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              • #8
                Originally posted by MerryMac View Post
                I've been reading up on kettlebells and am considering taking a class or seeking the help of a personal trainer to learn proper form. I especially like that cardio and strength are combined in one set of movements and am encouraged by the many fat loss testimonials out there. I really couldn't care less whether they are trendy, but I have noticed that most books, blog posts, videos, etc., that I've found helpful were published a couple of years ago, and I'm beginning to wonder whether I'm getting in on the tail end of a fad. So, if former kettlebell enthusiasts are abandoning the practice, why?
                The truth is that most of what you hear about kettlebells is just marketing hype. That doesn't mean that they don't work. It just means don't think there is anything magical about them. That's actually what the advertising companies intended to accomplish, for people to believe that there is something about them that makes them WAY better than barbells or other equipment, but there isn't. You can just as well do circuit training with many other types of equipment and it'd provide a similar workout.

                I'm not bashing kettlebells by all means, I'm just bashing the advertising companies. Kettlebells actually are a descent piece of equipment. Try bending over and grabbing a few heavy kettlebells and doing a few clean and jerks with them and then tell me how you feel. You can feel all your muscles working, and it really is more taxing than you'd think. They really are a descent piece of equipment that require functional strength.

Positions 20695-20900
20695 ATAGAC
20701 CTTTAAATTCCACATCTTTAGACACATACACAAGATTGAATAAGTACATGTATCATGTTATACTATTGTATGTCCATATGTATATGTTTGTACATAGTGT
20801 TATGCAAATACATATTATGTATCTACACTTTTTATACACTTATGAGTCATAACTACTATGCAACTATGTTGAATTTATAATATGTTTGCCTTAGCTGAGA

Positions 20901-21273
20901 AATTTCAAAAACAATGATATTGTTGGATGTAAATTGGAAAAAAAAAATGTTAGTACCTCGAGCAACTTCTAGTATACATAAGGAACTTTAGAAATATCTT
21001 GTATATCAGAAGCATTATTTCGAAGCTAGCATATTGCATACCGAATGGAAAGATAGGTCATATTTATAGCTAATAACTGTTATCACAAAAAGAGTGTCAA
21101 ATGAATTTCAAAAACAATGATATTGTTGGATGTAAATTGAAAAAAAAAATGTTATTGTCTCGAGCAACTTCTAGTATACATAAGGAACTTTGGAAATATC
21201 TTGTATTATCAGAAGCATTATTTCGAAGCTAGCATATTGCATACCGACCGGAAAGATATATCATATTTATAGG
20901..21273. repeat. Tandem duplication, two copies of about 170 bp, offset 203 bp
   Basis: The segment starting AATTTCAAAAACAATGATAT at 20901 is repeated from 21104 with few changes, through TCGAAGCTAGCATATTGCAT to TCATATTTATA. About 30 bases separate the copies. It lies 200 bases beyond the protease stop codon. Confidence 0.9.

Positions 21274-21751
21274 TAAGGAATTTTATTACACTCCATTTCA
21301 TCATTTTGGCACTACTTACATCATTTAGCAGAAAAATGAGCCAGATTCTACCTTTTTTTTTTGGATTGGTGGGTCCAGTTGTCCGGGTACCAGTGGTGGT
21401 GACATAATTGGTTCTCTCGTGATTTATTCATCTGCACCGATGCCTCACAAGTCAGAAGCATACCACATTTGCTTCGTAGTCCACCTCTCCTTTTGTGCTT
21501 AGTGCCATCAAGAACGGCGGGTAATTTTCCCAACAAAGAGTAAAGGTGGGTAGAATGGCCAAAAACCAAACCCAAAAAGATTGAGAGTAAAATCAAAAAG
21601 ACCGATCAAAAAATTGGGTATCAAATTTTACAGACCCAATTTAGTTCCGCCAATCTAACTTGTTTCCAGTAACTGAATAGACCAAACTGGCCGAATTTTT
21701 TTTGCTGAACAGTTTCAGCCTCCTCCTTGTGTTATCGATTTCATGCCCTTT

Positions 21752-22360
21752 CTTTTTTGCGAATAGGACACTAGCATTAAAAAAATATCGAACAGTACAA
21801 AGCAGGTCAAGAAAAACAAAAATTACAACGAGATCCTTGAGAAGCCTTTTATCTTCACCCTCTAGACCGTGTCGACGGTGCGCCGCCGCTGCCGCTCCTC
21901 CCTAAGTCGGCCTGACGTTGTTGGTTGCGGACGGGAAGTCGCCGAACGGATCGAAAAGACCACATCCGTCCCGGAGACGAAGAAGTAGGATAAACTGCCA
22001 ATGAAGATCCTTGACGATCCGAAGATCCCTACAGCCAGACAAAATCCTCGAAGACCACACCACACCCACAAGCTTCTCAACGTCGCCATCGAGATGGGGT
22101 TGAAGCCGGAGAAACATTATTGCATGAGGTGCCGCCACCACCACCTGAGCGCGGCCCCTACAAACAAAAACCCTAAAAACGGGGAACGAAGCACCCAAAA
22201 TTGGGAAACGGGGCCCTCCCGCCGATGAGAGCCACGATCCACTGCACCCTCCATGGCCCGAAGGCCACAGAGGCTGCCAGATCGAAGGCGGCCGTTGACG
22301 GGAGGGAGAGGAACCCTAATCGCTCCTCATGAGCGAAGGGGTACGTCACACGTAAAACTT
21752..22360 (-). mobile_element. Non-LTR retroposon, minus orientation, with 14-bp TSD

The question is, do you really need them for the type of training you are looking for and your specific goals? Maybe or maybe not. Do you like training with them and is it fun? Fun is a big factor, it all depends on you.

                Personally if I had kettlebells at my gym, I'd add a few exercises into my routine as a functional movement, same thing with farmers walk, sand bag work, etc.. But I don't think I'd buy one unless I was really into home workouts and for some reason there was an exercise I couldn't do without.

                Like I said, there really isn't anything magical about them. You could try a class if you like the group thing. But like I said, I wouldn't go out of my way to purchase them. It just isn't worth it IMHO. How about these questions. Are you into home workouts. Do you regularly do push ups, situps, burpees, etcc., and are you looking for an extra piece of equipment? If not, then it isn't worth it, because it'll probably just end up sitting in the closet collecting dust.

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                • #9
                  I mentioned it in another thread: there is this guy and his shovel glove routine. Looks cheaper for similar benefits.

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                  • #10
                    Or screw handles onto old bowling balls for free. If you really like and use them, then maybe upgrade to the real thing. Or just keep using the bowling balls if your handles are so sturdy they can do everything a KB does.
                    Crohn's, doing SCD

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                    • #11
                      I think maybe kettlebells just aren't readily available to many people. In my own gym, they are under lock and key. You must take a class before you are allowed to use them. Meanwhile, hundreds of dumbbells are available. Seems easier just to grab one of those.

                      I think you should take the class. You never know what you will come away with. I may take the kettlebell class myself next year.

                      I would never buy kettlebells just like I'd never buy dumbbells. I would soon outgrow any light ones and there would be storage issues to own a full set.
                      Female, 5'3", 50, Max squat: 202.5lbs. Max deadlift: 225 x 3.

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                      • #12
                        Originally posted by Knifegill View Post
                        Or screw handles onto old bowling balls for free. If you really like and use them, then maybe upgrade to the real thing. Or just keep using the bowling balls if your handles are so sturdy they can do everything a KB does.
                        You can buy good quality kettlebells for a buck a lb. Dunno if finding bowling balls and screwing on handles is worth the hassle.

                        Kettlebells are good shit.

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                        • #13